Eat More Kale, Walnuts and Wild Salmon, Researchers Say; Work Published in California Agriculture Journal
July 14, 2011
Discussing their work are researchers Bruce Hammock, distinguished professor of entomology at UC Davis, and Angela Zivkovic, associate director of scientific development and translation, Food for Health Institute, and a former post-doctoral researcher in the Hammock lab. (Photo by Kathy Keatley Garvey)
DAVIS--Eat more kale, walnuts, flax seeds, wild salmon, anchovies, mackerel and tuna. And eggs from flax-fed chickens.
Those are among the foods with relatively large concentrations of omega-3 fatty acids “that can aid in the modulation of inflammation and metabolic health,” according to researchers affiliated with the UC Davis Foods for Health Institute and the Bruce Hammock lab of the UC Davis Department of Entomology. The work is published in the current edition of the California Agriculture journal.
“Although omega-3 fatty acids are beneficial in autoimmune disorders, inflammatory diseases and heart disease, they are generally underrepresented in the American diet,” they wrote in the abstract. “A literature review confirms that the consumption of omega-3 fatty acids — whether in food sources such as walnuts, flax seeds and fatty fish (including salmon and sardines), or in supplements — is associated with decreased morbidity and mortality.”
The authors noted that “this growing body of evidence, including the results of a recent study of patients with kidney disease, highlights the need to measure omega-3 fatty acids and their oxylipin products as markers of metabolic health and biomarkers of disease. In addition, there is substantial evidence of the need to increase the omega-3 fatty acid content of American diets to optimize metabolic health.”
“The typical American diet is deficient in omega-3 fatty acids,” said Zivkovic, associate director of scientific development and translation, Food for Health Institute, and a former post-doctoral researcher in the Hammock lab.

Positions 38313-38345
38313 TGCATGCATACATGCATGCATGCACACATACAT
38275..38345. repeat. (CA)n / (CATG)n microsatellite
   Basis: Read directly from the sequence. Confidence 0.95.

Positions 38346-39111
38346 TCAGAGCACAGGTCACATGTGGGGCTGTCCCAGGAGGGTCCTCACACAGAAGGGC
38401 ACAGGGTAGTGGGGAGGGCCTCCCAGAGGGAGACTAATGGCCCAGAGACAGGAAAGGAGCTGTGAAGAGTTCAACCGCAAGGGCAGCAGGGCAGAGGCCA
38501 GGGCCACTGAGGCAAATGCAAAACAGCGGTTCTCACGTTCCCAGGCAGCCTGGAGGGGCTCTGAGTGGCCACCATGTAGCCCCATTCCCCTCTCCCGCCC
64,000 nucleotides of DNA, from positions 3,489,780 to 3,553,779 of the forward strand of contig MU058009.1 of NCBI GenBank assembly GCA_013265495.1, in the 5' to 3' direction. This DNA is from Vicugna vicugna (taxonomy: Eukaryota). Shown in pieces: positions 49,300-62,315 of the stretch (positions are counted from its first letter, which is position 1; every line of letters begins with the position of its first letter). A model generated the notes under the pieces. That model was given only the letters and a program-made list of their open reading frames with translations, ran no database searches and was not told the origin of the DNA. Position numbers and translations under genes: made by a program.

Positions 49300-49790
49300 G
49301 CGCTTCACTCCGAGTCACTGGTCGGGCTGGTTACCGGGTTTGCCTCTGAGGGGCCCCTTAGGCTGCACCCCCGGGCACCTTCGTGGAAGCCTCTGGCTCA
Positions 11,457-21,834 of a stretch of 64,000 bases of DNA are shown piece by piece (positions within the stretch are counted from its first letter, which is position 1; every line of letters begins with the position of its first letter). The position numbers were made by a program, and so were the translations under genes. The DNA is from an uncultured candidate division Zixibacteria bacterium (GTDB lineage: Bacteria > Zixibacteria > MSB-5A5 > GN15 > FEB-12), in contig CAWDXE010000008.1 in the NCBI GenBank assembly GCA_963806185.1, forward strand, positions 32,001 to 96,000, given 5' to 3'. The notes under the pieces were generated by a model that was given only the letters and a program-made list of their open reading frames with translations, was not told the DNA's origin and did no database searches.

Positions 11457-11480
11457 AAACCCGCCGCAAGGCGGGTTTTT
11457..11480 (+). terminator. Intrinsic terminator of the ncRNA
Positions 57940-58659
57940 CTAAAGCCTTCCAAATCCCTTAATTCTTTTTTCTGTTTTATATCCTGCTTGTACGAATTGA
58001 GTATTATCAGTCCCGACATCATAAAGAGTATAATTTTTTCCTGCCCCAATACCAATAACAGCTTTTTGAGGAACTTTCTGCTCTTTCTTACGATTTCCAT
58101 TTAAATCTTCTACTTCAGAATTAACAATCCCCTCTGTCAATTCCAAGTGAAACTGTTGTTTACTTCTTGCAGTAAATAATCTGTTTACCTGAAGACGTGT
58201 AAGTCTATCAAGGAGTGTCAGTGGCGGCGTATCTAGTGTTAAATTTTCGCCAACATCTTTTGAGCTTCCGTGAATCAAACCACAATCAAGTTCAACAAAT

“Cardiovascular disease? Omega-3 fatty acids play an important role in reducing cardiovascular disease, a leading cause of death in the United States,” Zivkovic said.
“Kidney disease? Animal trials show that omega-3 fatty acid treatment decreases blood pressure, has anti-inflammatory effects, slows rental failure and moderates the side effects of hypertension.”
“Neurological disease? There is increasing evidence that docosahexaenoic acid (DHA) specifically plays a significant role in neurological development and disease prevention.” Zivkovic said there’s a strong correlation between depression and DHA deficiency. “DHA has also been strongly correlated with neurodegenerative disease common in the elderly population, particularly Alzheimer’s disease.”
“Arthritis? Omega-3 fatty acid intake is associated with the improvement of rheumatoid arthritis, as omega-3 metabolites inhibit the production of inflammatory cytokines responsive for arthritic pain.”
Zivkovic frequently collaborates with Bruce Hammock, a distinguished professor in the Department of Entomology; and food scientist Bruce German, professor in the Department of Food Science and Technology. Also working on the journal article was UC Davis student Natalie Telis, an intern at the Food for Health Institute.
The entire July-September edition of California Agriculture is devoted to “Food as Medicine: Can What We Eat Help Cure What Ails Us?”
Online Text of Journal Article
--Kathy Keatley Garvey
UC Davis Department of Entomology